Paul Stephenson, author of the popular “Swashbuckler”, has once again distinguished himself with the release of AZTEC. Aztec combines real-time animation with fast arcade action and the puzzles of a good fantasy role-playing game. The object of the game is to recover a golden idol from the recesses of an ancient Aztec temple. As you search for the idol, you will have the dubious honour of battling the various denizen of this temple including tigers, dinosaurs, spiders, alligators and others.
In addition, an assortment of deadly traps must also be overcome, in the true spirit of “Raiders of The Lost Ark”. If you are lucky, you may find a machete, a gun or even some dynamite hidden amongst the debris which litters the temple. But remember, even if you should find the idol, you must still escape to claim your reward. The temple consists of eight levels, each containing eight separate rooms and each room, in turn, containing three floors which are simultaneously visible. The game is reminiscent of Muse Software’s Castle Wolfenstein, except for the fact that the Aztec maze is shown from a cut-away view, whereas Castle Wolfenstein is shown from an overhead view. You need not fear getting bored with the same old maze, as the temple configuration is chosen randomly from 32 possible combinations.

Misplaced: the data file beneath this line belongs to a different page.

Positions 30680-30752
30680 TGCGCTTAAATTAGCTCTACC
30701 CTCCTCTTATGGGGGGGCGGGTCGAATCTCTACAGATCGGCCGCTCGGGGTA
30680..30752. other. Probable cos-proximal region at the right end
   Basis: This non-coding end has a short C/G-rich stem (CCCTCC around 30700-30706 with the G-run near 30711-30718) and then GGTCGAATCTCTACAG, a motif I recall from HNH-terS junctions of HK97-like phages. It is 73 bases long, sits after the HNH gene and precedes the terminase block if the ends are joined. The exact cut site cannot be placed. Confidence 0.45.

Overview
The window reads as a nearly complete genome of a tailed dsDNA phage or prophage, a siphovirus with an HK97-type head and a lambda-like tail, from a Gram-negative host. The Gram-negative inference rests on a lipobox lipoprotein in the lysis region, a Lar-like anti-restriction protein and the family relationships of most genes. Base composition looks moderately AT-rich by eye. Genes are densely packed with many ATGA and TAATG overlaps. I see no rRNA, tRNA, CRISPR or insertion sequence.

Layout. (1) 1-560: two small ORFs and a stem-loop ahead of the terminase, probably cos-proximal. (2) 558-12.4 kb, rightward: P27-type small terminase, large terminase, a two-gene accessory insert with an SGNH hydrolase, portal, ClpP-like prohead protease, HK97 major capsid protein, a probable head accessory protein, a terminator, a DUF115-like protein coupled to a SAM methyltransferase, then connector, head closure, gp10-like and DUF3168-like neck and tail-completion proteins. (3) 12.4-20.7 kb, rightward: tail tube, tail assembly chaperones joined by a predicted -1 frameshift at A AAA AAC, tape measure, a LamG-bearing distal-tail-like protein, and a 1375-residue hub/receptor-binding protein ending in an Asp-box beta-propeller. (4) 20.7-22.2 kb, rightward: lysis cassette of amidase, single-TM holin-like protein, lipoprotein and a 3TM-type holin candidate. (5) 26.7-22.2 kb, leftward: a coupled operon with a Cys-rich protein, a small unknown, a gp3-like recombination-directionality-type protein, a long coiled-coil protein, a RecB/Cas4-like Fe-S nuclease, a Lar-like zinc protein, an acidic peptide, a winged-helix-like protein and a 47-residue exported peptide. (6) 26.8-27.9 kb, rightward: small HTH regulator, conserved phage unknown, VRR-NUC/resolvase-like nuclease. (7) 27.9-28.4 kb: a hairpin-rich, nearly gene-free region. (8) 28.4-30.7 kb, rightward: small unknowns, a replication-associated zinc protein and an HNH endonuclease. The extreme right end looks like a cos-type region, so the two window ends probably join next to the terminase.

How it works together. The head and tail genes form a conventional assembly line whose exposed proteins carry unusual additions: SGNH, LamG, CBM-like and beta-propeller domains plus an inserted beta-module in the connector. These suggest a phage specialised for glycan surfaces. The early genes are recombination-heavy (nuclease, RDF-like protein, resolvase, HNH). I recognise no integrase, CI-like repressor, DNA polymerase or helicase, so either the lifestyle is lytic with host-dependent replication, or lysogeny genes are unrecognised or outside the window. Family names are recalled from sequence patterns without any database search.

There are eight levels of play available to the player to insure that the game will remain a challenge. The hero’s movements are controlled by the keyboard; a joystick would be inadequate. You can make him walk, run, jump, kneel, stop, turn around, climb, place dynamite or fight with either a
machete or a revolver. The graphics are among the best that are now available on the market. Each creature moves with such fluid animation that they seem at times to be alive. What results from these excellent graphics is non-stop action which will make many games appear obsolete by comparison. After playing Aztec a few times, you can easily become addicted.
Aztec has, however, a few minor flaws. The graphics routines will upon occasion leave ‘garbage’ on the screen. In addition, the documentation provided with the game is adequate but far from clearly written. I had to play several times before I realized that you must kneel twice before placing dynamite. These minor faults seldom affect play, but you should not, for example, run into the next room just after lighting a stick of dynamite. When Aztec’s few faults are balanced against some of the best action graphics and general designs now available, the latter definitely win hands down.
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